Californication: A post-college year in the Golden State
July 30, 2013 10:05 PM   Subscribe

Having spent my entire life doing what was expected of me when and where I was supposed to do it and clinging fairly tightly to my parents and home life, I'd like to take the next year or so to inject some vigor and excitement into my young years before I settle for the rat race to the picket fence with my . I'm thinking the most drastic and simultaneously safest way to do this would be to spend time in California. I've been there twice and loved it each time. Trouble is that, given my unique set of circumstances, that's starting to look more like a pipe dream than a feasible reality. Is there any hope of finding a good, well-developed reason to move out there own my own, at least for a year?

A little about me:
-23 year old student with a B.A. in psychology but a rough transcript on account of an unrelenting battle with depression during undergrad. Take a look at my resume for a better look at where I stand:

- ( The bombshell): I have cerebral palsy. This means I'd need accessible housing and transportation, but it also means that I have difficulties with speech fluency when I get anxious, which might limit my opportunities
- I'd like to find something with some sort of structure. I can't bum around or temp... not ready for that level of independence unfortunately.
- I'd want to make some sort of money and to improve my chances of starting a career when I come back to NY. I can't afford to make this year entirely about soul searching, much as I might like to.
- If I can't make money, I'd at least want experience ( of any kind) and whatever I do to be affordable.

So, now that I've created a mountain in 5 bullet points: Is there anything I'd be able to occupy my time with and avoid having a traumatically lonely and rude wakeup call, finding out I was betting I could live on a prayer? I'm talking programs, internships, jobs, volunteering, etc etc etc. You get the point ( I hope). I just want a reason to go to California that extends beyond pot and nice weather. Give me some hope?
posted by marsbar77 to Work & Money (8 answers total) 2 users marked this as a favorite
 
Eep. A link to the resume: http://i.imgur.com/Th8yaJv.jpg?1
posted by marsbar77 at 10:06 PM on July 30, 2013


My first thought was AmeriCorps. Looks like California is eager to provide accessible opportunities:

"CaliforniaVolunteers strives to ensure that all Californians, including persons with disabilities, are empowered to serve. Through our disability inclusion initiative, we hope to increase the number of persons with disabilities serving as AmeriCorps members and volunteers across the state."

Americorps also has special funding to "pay for reasonable accommodations if needed." (Link with some info I don't quite grok on SSDI and other funding that might be applicable to your situation.)

Give your resume, you might also look into California Jewish organizations, though I don't know of any off the top of my head.
posted by charmcityblues at 10:59 PM on July 30, 2013 [1 favorite]


So, there are a BAJILLION one-year domestic service programs in the US and many have placement sites in California. I just finished one myself. There is a list/clearinghouse of them here: catholicvolunteernetwork.org. Not all of the programs are Catholic, but most of them have some variety of religiosity. A lot of them provide housing and medical insurance. You should definitely be very open during the application process about any accessibility needs you have for your housing, but I think at least a few of them should be able to work with you.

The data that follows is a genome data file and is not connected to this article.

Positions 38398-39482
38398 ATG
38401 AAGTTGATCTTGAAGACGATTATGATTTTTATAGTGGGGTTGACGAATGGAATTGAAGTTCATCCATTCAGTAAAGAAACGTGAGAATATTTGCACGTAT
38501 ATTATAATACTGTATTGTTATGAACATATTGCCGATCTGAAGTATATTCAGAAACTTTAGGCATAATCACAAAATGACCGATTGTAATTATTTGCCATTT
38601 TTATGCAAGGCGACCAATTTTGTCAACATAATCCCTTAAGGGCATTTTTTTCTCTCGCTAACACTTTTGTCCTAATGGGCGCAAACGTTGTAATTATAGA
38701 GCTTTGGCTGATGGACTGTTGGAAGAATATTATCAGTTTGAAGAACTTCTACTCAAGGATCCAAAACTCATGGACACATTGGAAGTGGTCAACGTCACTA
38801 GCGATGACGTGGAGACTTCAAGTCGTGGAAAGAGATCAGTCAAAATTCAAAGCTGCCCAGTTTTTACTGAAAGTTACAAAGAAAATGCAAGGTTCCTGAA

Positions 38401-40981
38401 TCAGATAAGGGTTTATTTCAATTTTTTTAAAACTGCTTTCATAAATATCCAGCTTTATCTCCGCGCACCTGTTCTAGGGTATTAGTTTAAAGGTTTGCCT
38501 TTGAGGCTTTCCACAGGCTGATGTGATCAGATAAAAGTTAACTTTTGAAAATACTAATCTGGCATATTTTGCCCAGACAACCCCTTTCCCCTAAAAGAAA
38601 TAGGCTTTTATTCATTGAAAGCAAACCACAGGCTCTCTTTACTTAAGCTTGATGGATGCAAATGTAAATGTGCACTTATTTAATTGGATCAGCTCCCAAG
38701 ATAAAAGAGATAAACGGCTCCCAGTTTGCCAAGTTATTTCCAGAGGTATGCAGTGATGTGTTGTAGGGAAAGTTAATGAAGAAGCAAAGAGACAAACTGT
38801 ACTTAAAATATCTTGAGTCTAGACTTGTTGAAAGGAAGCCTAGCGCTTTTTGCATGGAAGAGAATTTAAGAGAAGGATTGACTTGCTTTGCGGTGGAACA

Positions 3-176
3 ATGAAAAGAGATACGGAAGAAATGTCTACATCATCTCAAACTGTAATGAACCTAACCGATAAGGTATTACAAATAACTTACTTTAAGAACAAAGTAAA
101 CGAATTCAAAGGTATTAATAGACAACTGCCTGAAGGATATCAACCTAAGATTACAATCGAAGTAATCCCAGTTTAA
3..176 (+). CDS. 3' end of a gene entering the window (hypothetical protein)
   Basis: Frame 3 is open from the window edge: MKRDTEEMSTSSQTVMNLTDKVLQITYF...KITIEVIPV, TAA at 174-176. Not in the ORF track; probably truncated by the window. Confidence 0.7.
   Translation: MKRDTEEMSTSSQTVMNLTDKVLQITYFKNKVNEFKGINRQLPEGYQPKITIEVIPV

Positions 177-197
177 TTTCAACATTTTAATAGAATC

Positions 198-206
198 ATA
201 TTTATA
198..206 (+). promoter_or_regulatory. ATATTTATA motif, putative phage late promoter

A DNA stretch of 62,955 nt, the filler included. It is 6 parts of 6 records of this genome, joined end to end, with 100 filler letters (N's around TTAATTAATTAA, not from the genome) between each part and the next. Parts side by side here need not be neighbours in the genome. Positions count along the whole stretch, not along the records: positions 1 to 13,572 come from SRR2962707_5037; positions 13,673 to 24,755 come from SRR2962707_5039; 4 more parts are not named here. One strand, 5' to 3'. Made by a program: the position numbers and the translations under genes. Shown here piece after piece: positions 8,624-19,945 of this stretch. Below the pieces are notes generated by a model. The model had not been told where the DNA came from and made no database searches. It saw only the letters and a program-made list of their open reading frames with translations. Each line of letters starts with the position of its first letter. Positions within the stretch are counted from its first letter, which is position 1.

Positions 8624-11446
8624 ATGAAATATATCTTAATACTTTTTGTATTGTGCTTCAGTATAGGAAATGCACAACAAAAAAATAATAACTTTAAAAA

posted by Snarl Furillo at 12:25 AM on July 31, 2013


Your resume and question together give me absolutely no idea what you want to do for a job, either temporarily or as a career after your "gap year". Is that because you don't know yourself?
posted by jacalata at 12:28 AM on July 31, 2013


Exactly :( This could giv me a chance to field test a few things.
posted by marsbar77 at 1:01 AM on July 31, 2013


You should consider moving to Berkeley! It's both a very cool city with a ton of young people, cool shops, a great community college if you want to take a class or two, and a ton of disability services - which means that the surrounding infrastructure and community is pretty used to dealing with folks with accessibility issues.

If I were you, I'd research the organizations on this list and reach out to any that are geared toward folk with physical disabilities. One of them is bound to have either housing or internship type options for you.

You should also check out the Ed Roberts Campus, a brand new campus that houses a bunch of NGOs dedicated to independent living. I don't know too much about the details of their programs, but I walk by it every day and it's a very active spot with a lot of interesting stuff going on and people coming in and out. Start researching and see if there are any programs there you can get involved with.

You should be able to find both support services and NGOs dedicated to helping folks like you find internships and volunteer opportunities and generally become as active as possible.

You can totally do this! The world is your oyster.
posted by paddingtonb at 10:53 AM on July 31, 2013 [1 favorite]


Are you aware of UCP? They have many California affiliates who could probably be very helpful in figuring out some of your practical questions.
posted by jasper411 at 11:25 AM on July 31, 2013


Great suggestions so far, thanks guys! Keep em coming :)
posted by marsbar77 at 12:27 PM on July 31, 2013


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